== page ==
Whose Gonzalo Farm is that?

View to northeast from Gonzales Hill, showing the McNeill homestead at R. Postcard, ca. 1905-10, by "Trio" Crocker. Collection of John and Glenda Cheramy.
View to northeast from Gonzales Hill, showing the McNeill homestead at R. Postcard, ca. 1905-10, by “Trio” Crocker. Collection of John and Glenda Cheramy.

Governor James Douglas took a census of the immigrant population of Vancouver Island as it stood on December 31, 1854. Known as the Census of 1855, the farm-by-farm tally identified the inhabitants by gender and age group, also the infrastructure, livestock and production of each. Douglas’s enumeration was published by W. Kaye Lamb in the BC Historical Quarterly in 1940. Included were four of the five farms in the district that became Oak Bay. From the editor’s summary:

The following notes on some of the proper names and places listed may be of assistance to students …
Foul Bay    Presumably the reference is to the estate of Isabella Ross, widow of Charles Ross, the first Hudson’s Bay officer in charge of Fort Victoria.
Oak Bay    Presumably the estate of John Tod.
Uplands    The Uplands Farm of the Hudson’s Bay Company.
Gonzalo    The property of J. D. Pemberton, Surveyor-General.

The estate of William Henry McNeill was not included. One wonders why.

Capt. McNeill’s purchase of land on Shoal Bay was quite involved. The tortuous tale begins in 1851, when McNeill found himself newly widowed with ten children. His Haida wife Matilda died in November 1850 after birthing twins at Fort Rupert. She was “a good and faithful partner to me for twenty years,” McNeill wrote to Hudson’s Bay Company governor Sir George Simpson in March. Their eldest, Helen, “now has much on her hands. Four young children to look after with other matters about the house.” Helen was married to George Blenkinsop, clerk in charge of HBC Fort Rupert, and they had children of their own. Three McNeill children show up in the register for Rev. and Mrs. Staines’ school in Fort Victoria. “I intend to become a settler very soon,” McNeill wrote to Simpson.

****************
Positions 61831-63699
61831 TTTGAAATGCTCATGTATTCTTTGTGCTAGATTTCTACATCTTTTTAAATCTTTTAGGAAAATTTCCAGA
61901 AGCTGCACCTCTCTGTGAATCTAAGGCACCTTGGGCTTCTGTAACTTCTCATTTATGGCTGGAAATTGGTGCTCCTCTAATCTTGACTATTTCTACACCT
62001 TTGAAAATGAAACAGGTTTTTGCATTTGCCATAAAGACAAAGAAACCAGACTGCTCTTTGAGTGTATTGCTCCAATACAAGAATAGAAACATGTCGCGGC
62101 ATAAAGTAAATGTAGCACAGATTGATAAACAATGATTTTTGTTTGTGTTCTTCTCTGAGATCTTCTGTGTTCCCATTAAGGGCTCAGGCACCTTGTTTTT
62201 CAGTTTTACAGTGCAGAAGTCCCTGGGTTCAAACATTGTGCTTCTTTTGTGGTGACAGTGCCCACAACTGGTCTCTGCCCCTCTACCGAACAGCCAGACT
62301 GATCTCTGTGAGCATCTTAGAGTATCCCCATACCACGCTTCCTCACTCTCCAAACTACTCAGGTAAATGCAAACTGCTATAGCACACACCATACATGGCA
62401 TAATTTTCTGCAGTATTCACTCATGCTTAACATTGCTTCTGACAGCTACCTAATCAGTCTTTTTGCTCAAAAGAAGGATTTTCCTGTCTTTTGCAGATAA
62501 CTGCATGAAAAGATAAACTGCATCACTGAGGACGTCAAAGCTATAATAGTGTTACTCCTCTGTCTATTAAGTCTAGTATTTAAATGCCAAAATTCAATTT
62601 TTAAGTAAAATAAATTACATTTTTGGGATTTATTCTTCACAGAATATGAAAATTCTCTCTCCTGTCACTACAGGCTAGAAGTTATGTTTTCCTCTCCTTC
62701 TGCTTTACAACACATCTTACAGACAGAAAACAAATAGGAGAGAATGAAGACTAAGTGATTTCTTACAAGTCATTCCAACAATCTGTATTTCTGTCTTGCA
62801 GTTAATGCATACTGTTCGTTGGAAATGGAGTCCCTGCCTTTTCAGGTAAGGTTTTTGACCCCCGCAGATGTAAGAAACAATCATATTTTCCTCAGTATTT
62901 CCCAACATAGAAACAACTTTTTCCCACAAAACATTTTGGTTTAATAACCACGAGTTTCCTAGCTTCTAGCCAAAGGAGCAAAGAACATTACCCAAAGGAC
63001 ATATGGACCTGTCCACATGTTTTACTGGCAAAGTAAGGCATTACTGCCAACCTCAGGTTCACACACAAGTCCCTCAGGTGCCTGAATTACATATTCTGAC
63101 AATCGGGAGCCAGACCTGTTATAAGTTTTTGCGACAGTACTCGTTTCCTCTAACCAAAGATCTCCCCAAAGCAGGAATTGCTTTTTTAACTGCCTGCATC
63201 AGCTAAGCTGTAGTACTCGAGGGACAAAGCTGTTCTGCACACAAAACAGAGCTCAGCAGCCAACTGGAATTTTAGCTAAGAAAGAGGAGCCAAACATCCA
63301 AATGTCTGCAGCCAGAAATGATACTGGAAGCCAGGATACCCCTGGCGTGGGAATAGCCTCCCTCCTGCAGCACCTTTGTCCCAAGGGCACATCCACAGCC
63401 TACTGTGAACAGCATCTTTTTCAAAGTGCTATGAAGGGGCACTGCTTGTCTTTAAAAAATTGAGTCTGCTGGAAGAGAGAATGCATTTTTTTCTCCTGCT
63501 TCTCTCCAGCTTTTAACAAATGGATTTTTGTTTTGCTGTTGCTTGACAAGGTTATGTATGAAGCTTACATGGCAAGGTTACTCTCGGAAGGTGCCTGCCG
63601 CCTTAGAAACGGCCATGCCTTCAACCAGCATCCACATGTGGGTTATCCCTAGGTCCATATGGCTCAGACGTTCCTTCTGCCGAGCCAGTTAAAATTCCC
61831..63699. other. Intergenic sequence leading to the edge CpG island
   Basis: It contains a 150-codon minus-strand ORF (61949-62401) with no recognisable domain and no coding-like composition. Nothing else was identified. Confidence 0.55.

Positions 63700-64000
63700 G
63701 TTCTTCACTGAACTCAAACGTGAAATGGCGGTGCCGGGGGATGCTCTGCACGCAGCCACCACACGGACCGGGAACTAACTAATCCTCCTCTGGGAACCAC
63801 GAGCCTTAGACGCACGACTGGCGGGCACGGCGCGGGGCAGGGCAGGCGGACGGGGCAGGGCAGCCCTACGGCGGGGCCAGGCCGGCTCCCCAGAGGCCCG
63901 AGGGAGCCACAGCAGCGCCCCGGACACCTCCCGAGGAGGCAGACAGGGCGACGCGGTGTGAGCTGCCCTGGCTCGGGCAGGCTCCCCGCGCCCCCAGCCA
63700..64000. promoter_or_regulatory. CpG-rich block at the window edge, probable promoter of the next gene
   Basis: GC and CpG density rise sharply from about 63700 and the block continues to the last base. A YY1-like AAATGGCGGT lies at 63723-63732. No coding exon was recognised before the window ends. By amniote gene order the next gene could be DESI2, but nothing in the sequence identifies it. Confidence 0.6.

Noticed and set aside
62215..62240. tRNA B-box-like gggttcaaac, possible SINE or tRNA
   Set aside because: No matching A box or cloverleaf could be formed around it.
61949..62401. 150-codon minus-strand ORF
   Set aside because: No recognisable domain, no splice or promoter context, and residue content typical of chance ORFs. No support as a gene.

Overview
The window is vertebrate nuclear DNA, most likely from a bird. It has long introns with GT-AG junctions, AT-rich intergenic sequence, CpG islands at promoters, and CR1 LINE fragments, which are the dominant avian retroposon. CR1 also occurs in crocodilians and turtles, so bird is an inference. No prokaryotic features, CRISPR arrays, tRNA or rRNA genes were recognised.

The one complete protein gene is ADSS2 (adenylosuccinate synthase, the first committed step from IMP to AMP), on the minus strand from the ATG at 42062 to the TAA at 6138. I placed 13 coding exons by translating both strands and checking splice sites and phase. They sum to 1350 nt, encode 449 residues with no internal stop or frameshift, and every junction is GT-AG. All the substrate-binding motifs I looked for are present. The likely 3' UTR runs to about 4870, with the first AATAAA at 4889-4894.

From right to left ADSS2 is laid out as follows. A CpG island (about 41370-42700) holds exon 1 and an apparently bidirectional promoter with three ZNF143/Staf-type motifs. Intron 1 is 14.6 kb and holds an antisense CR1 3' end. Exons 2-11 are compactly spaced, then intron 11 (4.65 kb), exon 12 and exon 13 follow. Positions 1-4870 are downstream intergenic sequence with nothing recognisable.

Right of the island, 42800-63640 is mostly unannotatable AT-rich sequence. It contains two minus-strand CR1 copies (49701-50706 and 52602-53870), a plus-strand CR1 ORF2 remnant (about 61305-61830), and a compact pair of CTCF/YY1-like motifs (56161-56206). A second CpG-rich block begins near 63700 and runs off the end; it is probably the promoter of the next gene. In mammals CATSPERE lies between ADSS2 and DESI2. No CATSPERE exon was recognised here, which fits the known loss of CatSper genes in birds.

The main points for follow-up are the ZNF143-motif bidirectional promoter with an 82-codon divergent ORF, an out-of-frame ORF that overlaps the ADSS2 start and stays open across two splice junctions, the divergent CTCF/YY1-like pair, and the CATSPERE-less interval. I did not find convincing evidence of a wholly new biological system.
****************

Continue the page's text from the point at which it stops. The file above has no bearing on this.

McNeill soon concluded an eight-month furlough and took charge of HBC Fort Simpson. He was not to settle on Shoal Bay for more than ten years. But he did begin negotiating the purchase of the Shoal Bay property from the HBC. His chosen 200 acres shows up in a letter from HBC governor Sir J. H. Pelly to colonial secretary Earl Grey in  June 1851, listing “Sales of land in Vancouver’s Island at the price of One Pound per Acre.” In November Douglas mentioned, in a letter to HBC secretary Archibald Barclay, that “Chief Trader McNeill is in treaty for a lot of 200 acres.” A footnote explains that McNeill’s American citizenship posed an obstacle and traces the follow-up:

McNeill had written to London requesting 200 acres and had been given approval [McNeill to Governor and Committee, March 21, 1851; Barclay to McNeill, June 20, 1851].
Now the Governor and Committee raised the question of McNeill’s citizenship. As an American citizen, it was pointed out, he could not be given a title to land on Vancouver Island [Barclay to Douglas, March 12, 1852].
When McNeill indicated his intention of becoming a British subject and taking the oath of allegiance a title was made out [Douglas to Barclay, June 23, 1852; Barclay to Douglas, November 10, 1852; Douglas to Barclay, February 16, 1853].

(Paragraphing added; detailed references omitted)

McNeill concluded the deal for 200 acres on October 10, 1853 (Stuart Stark, personal communication). He paid the first instalment of £22.10.2 on the purchase of Section XXII on May 24, 1858 (assistant surveyor Benjamin Pearse’s testimony before the select committee investigating Crown Lands in 1863). The total acreage was 264, but the purchase price was discounted by 59 acres of rock at the southeast corner and swamps at head of Shoal Bay.